- “But you’re prejudging the outcome of the negotiations!” The United States has always treated the status of Jerusalem as a final status issue to be negotiated between the parties. So why should the United States recognize Jerusalem as Israel’s capital now? Well, what is the status of the negotiations between the parties? Israel has said for years that it wants direct negotiations without preconditions. The Palestinians have said for years they want direct negotiations, but only if Israel meets certain preconditions. Of these, the main problem seems to be a precondition that the two sides “will agree on a specific timetable for an Israeli withdrawal from the West Bank.” It’s not clear to me precisely what this means, but borders are a key issue that the United States says should be negotiated between the parties, so I think the criticism carries little weight. In other words, I don’t see how you have standing to complain about prejudging issues that are to be decided in negotiations if you say that the other side must concede issues that are to be decided in negotiations before the negotiations even start!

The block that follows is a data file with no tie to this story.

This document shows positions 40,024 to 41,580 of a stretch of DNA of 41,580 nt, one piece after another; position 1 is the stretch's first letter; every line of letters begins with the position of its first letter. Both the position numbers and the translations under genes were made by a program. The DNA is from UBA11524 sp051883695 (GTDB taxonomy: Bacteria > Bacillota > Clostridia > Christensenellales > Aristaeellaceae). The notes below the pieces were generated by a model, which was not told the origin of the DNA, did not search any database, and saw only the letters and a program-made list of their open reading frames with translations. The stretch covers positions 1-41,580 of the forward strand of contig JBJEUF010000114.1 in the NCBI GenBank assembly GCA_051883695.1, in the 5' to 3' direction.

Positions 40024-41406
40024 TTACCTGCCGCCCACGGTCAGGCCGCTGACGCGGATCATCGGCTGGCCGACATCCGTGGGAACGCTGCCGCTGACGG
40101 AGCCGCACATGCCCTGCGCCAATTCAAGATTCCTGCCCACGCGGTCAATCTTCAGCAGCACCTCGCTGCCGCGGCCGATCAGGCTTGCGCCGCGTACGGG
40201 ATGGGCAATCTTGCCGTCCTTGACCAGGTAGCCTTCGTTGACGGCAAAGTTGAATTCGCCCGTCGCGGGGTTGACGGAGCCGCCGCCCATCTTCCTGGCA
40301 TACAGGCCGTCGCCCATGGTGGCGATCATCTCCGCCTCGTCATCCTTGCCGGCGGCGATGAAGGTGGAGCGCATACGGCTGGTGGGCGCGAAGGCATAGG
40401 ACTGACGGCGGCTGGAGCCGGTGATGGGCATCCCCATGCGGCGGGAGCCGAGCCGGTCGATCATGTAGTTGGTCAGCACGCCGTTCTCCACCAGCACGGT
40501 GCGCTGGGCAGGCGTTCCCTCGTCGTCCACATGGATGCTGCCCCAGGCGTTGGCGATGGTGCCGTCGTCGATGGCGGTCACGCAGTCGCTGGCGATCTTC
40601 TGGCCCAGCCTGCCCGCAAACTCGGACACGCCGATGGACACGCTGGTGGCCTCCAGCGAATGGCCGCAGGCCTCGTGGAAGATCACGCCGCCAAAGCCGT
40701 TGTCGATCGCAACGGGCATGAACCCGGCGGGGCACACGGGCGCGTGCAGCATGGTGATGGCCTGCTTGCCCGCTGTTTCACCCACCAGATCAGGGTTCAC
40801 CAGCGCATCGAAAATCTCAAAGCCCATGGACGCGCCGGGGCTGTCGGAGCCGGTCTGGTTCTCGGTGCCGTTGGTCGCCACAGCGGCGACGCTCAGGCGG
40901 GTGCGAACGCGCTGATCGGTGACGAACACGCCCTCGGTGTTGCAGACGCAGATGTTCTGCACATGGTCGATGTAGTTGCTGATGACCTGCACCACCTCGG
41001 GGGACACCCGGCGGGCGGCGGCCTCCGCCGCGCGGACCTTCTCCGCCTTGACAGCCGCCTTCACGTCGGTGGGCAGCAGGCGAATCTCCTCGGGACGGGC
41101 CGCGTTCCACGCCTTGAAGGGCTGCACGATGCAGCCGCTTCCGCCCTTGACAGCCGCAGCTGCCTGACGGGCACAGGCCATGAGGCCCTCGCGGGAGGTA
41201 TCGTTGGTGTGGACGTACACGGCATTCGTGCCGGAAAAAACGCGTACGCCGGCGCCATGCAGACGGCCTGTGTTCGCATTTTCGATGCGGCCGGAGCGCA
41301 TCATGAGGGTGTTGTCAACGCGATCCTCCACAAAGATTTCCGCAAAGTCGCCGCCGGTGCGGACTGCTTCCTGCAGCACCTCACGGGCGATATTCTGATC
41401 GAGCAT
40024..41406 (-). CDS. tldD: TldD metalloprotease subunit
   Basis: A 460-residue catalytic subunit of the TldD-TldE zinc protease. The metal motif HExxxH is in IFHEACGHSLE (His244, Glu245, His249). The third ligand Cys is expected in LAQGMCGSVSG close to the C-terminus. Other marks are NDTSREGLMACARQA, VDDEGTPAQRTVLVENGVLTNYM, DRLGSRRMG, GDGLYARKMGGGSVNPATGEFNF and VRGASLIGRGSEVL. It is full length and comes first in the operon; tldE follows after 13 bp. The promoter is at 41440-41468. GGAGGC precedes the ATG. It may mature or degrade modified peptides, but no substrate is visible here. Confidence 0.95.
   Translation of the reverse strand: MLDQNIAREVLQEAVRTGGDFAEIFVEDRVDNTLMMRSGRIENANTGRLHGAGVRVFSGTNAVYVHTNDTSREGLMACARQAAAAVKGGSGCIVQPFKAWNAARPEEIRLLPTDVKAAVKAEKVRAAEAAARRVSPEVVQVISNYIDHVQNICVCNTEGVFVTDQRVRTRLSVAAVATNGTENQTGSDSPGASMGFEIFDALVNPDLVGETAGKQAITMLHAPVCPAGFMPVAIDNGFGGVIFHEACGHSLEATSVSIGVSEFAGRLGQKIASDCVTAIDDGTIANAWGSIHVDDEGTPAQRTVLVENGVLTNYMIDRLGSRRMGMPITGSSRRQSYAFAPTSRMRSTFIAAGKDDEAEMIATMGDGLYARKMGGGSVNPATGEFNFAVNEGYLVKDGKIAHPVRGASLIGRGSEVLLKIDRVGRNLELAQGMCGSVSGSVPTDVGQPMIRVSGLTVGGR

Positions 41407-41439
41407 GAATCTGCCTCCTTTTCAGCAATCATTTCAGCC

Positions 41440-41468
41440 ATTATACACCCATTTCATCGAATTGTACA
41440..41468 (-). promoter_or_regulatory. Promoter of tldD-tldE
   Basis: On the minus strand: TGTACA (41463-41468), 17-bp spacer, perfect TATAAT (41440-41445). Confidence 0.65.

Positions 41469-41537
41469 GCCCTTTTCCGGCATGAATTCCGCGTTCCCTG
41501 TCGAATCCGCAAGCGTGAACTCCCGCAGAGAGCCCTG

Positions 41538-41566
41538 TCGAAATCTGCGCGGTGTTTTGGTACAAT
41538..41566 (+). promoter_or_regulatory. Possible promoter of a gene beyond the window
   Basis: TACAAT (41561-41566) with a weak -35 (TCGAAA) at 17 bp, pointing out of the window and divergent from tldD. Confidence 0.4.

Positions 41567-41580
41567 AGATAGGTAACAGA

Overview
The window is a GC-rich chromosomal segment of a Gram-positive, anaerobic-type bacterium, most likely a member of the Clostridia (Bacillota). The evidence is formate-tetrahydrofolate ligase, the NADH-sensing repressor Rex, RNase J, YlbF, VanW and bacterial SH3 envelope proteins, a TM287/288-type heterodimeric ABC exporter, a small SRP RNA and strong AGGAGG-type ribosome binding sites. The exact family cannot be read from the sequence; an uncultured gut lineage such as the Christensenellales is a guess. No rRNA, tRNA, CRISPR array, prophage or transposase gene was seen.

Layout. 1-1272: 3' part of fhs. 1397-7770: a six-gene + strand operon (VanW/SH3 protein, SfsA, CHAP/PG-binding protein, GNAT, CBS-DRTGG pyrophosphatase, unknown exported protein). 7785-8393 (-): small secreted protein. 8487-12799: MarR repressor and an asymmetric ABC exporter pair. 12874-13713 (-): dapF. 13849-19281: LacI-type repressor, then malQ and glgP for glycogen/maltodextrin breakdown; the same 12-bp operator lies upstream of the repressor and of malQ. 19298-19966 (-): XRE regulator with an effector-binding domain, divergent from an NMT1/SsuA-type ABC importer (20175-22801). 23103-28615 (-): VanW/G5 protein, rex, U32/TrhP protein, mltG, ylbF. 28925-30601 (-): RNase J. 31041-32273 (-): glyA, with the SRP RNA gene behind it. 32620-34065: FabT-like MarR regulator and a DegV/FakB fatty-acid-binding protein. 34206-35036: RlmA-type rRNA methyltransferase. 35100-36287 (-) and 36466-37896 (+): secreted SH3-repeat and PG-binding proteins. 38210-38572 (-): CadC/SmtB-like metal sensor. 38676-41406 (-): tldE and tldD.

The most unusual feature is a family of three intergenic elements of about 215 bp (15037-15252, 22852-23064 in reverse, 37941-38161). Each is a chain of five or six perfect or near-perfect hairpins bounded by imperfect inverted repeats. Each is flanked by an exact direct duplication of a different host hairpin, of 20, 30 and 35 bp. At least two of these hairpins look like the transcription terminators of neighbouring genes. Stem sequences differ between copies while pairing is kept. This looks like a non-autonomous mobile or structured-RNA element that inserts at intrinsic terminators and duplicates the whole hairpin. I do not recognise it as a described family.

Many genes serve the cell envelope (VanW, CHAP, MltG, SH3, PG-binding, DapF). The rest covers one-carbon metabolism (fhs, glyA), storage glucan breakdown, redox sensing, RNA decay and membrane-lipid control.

Let me add that presumably the status of the western part of Jerusalem is not really up for debate, or at least it shouldn’t be.[efn_note]The US position is that no one is recognized as sovereign over any part of Jerusalem at present. And it’s a fair to criticize the Trump administration for changing US policy on this important question, at least without consulting expert foreign policy opinion. That said, neither the Israelis nor the Palestinians think that Jerusalem should be a corpus separatum or an international city at the end of the day, and so I don’t see much weight in this point.[/efn_note] The western part of the city is within the Green Line, i.e., Israel’s borders after its war of independence. Even those who say they want a return to the 1967 borders don’t want Israel to relinquish western Jerusalem. This does make me wonder what the fuss is about, since the US consulate, which is potentially the building the United States would convert into an embassy, is in West Jerusalem.